Monday, December 6, 2010

F1: Convoluting the Hanford Device

In addition to banning F-Duct, or any systems that uses driver body movements to alter aerodynamics, Formula 1 appears set to... allow drivers to alter aerodynamics - but if they are trailing a car by less than one second.  The change is meant to improve passing, but it obviously confers an advantage to trailing cars.

This is likely to lead to grumbling among purists, but one thing that has me scratching my head is the method employed.  Electronic systems will enable the activation of the system when a car trailing by the indicated interval.  If the driver chooses, he may acivate the system, causing it to adjust the rear wing angle by 10 degrees to reduce drag, giving the car extra speed on a straight.  It will be automatically cancelled when the brakes are applied.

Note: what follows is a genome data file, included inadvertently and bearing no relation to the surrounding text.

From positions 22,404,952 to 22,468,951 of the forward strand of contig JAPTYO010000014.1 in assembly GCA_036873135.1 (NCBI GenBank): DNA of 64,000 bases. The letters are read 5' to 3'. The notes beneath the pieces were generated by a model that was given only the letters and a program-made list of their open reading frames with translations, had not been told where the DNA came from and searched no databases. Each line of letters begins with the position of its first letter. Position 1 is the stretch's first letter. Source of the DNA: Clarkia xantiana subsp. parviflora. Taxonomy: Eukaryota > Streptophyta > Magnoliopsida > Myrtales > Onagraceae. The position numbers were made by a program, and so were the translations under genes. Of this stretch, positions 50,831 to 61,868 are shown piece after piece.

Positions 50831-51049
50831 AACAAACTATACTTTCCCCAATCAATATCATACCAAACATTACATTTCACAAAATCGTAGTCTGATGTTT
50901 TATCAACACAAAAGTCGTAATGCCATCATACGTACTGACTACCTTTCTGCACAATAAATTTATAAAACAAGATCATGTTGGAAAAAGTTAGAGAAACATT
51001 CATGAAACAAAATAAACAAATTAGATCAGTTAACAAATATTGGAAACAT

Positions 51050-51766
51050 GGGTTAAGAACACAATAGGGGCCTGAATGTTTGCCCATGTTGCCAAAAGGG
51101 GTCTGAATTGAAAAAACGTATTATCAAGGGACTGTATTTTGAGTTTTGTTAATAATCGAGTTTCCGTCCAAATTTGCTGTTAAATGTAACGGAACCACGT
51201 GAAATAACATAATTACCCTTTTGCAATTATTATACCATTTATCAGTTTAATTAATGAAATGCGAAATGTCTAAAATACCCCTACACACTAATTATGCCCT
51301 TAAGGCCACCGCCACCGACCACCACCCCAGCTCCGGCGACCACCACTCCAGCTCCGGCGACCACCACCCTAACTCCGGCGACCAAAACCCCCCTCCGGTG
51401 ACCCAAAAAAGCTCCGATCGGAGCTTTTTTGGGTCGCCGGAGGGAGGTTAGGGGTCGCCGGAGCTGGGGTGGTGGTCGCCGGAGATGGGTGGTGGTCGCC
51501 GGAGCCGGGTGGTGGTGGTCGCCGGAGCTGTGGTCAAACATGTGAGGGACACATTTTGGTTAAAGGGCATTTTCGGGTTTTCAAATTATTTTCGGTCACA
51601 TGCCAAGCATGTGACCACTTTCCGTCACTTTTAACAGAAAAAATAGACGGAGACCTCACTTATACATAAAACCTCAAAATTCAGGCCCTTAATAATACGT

This all seems pretty convoluted when you consider that CART accomplished all of this with a single piece of carbon fiber.  The Hanford device was an aerodynmic piece fitted to the rear wing of each car.  It punched a huge hole in the air - allowing a trailing car that was close enough to slingshot past.

And it worked.  The oval races it was used on were fascinating to watch.  Well, fascinating in a "What would racing be like if we used this thing" sort of way.  After a couple of races where  thought "Wow, look at that.  It works.", the races became rather silly affairs where drivers didn't want to be in the lead at the start of the last lap,

The Hanford device was not used on road courses, but I imagine a modified version could be made to work.  And perhaps a with a more limited effect, it might not be so comical.

No comments:

Post a Comment